Peanut was domesticated in the Andes of southern Bolivia and northern Argentina. As the result of thousands of years of farmers’ breeding and stewardship, Bolivia has the greatest peanut biodiversity in the world. Some of Bolivia’s peanut varieties are very special and can command high prices on the world market, particularly if they are organically grown. Accessing these markets for organic native peanut can provide income to smallholder farmers who otherwise face severe poverty. Mycotoxins, toxic products of molds that often grow on peanuts and other crops, are an obstacle to accessing these markets. The most important mycotoxins for peanut is aflatoxin, which is the most potent known natural carcinogen and which has many other negative health impacts. This is a problem for Bolivian peanut farmers and consumers, as well as for farmers in other parts of the world. Careful management and surveillance can overcome this market barrier and public health menace.
Since 2010, the CCRP has enabled Fundación Valles to promote the improvement in living conditions of vulnerable populations who grow peanuts in diverse agroecological systems in the Bolivian inter-Andean valleys of Chuquisaca, Cochabamba and Potosi. Project thrusts included strengthening of the peanut value chain through sustainable access to domestic and foreign markets, participatory research for technology generation and transfer, and services and systems development for aflatoxin management. The project team gathered and analyzed data on aflatoxin levels in peanuts and corn in three municipalities. In addition, they monitored agricultural systems trends associated with peanuts, to avert a possible shift toward peanut monocropping due to market pressure. The project reinforced institutional, technological and market mechanisms of growers’ organizations so they could participate competitively in the safe production and sustainable commercialization of organic peanuts in domestic and export markets. Currently, five organizations with over 500 peanut growers have successfully entered the market, and one organization (APROMAM SRL) was incorporated to negotiate with a peanut importer on their behalf. Over 160 tons of organic peanuts have been exported since 2009, at a price of $379,000.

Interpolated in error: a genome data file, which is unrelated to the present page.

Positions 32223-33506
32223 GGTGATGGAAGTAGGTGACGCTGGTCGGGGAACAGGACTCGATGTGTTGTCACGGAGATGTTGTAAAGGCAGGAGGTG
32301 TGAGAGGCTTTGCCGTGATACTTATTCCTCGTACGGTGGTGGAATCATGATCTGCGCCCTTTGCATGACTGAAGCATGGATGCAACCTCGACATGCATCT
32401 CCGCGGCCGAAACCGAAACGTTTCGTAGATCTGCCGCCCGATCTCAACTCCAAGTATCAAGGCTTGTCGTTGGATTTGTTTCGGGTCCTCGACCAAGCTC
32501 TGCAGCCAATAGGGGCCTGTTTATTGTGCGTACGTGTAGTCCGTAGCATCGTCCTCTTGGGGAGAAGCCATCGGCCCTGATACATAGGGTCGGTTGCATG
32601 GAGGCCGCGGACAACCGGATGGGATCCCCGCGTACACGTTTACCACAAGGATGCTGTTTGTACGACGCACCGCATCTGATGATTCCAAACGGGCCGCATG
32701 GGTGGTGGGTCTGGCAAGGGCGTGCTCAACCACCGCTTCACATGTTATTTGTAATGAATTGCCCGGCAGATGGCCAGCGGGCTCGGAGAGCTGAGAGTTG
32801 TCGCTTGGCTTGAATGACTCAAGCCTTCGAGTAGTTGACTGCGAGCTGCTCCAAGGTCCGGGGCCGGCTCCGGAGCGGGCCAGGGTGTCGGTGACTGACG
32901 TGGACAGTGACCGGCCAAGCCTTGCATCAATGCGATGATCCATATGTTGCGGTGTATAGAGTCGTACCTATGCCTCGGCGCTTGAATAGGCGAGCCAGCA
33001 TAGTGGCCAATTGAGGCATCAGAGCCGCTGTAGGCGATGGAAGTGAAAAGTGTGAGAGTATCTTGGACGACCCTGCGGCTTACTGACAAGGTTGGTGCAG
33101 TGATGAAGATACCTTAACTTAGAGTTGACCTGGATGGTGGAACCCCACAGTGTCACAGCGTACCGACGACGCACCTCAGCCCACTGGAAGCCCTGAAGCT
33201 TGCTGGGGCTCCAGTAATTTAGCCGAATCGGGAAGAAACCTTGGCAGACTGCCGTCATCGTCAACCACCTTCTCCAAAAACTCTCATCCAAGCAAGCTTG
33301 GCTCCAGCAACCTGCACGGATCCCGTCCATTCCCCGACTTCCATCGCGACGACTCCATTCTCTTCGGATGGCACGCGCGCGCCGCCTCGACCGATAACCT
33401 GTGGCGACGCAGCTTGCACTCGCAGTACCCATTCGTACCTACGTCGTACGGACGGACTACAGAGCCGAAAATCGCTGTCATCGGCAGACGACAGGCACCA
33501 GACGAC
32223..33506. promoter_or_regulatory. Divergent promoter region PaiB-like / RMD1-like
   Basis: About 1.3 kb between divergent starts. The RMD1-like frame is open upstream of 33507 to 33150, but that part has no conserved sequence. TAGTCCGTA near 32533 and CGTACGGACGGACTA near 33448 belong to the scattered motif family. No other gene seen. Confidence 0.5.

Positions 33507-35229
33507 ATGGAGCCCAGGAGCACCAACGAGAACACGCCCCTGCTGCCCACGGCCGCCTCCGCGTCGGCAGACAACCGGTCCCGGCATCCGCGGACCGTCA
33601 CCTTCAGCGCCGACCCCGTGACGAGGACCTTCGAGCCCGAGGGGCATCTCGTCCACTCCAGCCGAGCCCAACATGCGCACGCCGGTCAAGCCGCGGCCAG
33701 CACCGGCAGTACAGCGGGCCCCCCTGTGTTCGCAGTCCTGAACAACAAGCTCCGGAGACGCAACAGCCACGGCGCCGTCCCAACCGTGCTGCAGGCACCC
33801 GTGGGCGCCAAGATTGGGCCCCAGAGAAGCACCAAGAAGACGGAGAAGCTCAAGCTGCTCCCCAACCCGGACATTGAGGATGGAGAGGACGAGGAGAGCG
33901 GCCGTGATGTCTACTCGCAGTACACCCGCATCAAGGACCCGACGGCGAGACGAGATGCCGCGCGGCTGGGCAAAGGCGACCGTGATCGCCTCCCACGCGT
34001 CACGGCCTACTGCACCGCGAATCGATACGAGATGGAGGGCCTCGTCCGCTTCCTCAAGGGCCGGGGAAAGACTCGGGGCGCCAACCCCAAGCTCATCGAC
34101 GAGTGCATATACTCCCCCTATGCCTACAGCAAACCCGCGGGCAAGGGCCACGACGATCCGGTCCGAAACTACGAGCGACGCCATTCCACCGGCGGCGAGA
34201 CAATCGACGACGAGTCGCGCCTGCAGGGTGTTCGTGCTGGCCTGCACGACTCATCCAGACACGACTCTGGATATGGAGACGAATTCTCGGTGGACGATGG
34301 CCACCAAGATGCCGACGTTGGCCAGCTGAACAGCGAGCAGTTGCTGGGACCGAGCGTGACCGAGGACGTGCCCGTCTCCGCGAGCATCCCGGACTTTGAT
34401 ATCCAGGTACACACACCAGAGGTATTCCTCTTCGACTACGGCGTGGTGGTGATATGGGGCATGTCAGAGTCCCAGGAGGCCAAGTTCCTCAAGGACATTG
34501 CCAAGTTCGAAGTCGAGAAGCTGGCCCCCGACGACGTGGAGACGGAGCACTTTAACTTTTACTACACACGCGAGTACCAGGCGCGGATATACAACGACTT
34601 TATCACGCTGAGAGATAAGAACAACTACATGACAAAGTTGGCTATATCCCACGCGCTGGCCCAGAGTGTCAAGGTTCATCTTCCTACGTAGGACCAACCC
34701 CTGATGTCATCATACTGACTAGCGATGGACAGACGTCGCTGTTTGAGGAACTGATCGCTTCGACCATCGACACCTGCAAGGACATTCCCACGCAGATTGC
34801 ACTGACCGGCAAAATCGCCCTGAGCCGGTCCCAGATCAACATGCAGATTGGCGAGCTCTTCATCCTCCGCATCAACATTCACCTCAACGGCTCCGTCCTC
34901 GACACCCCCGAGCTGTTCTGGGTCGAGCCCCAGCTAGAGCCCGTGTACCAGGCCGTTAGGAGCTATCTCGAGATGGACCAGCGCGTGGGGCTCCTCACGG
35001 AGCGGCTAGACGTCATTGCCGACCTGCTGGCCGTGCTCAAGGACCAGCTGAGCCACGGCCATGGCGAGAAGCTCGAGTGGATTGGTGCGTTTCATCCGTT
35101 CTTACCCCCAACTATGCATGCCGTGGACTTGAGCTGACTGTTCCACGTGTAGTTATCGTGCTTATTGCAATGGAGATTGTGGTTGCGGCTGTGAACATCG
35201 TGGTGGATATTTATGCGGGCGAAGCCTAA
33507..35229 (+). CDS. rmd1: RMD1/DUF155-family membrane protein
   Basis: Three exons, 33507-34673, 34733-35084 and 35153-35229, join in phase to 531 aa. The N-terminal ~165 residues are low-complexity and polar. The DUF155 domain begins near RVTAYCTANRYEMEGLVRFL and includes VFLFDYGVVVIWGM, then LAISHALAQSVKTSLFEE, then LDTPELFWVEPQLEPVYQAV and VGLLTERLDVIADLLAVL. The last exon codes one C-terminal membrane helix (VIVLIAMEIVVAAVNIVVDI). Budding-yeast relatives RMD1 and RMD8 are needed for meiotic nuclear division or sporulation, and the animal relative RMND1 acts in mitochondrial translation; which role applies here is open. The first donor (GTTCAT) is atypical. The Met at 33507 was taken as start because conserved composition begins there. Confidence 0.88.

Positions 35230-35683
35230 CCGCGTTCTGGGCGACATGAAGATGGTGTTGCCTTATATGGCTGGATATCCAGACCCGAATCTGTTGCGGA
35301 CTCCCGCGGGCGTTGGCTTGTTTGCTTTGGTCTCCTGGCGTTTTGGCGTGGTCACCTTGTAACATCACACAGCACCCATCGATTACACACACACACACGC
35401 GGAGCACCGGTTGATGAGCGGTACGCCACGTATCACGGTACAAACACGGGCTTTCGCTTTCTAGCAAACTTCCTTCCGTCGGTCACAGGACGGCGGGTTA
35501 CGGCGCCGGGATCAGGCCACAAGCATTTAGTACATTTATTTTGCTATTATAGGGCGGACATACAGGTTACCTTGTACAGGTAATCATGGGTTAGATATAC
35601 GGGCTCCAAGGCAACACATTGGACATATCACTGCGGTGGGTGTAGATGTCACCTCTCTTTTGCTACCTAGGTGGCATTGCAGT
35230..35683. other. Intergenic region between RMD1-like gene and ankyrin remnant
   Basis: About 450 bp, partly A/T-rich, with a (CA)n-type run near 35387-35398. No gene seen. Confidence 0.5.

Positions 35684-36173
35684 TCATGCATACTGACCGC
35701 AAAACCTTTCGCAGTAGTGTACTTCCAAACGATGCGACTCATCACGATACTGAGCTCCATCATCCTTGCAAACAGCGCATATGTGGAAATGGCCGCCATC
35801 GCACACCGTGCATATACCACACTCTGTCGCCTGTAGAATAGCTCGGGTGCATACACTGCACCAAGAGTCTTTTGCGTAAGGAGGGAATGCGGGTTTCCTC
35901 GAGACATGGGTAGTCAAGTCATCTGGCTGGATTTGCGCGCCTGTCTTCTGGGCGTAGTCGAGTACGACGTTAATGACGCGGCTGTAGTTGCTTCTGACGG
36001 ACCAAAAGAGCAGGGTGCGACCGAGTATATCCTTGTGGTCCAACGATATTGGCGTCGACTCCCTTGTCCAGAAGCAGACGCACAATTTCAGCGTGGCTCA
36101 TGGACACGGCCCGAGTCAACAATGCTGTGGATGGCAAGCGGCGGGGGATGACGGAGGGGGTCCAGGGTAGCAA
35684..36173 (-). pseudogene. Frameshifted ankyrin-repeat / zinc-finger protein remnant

In this phase, the project team will determine how to expand its successes in the first two phases through safe production in diverse agricultural systems and sustainable access to domestic and export markets for native and certified organic peanuts. They will further research the role of mycotoxins in the peanut cropping system, investigate and develop opportunities in domestic and local markets and innovate and learn with farmer organizations on how to become more sustainable and independent. The project will use research findings to influence decision makers at the local, departmental and national government levels. It will reach 37 communities in five municipalities and double the organic peanut export volumes to 120 tons, as well as increase the current number of farmers involved.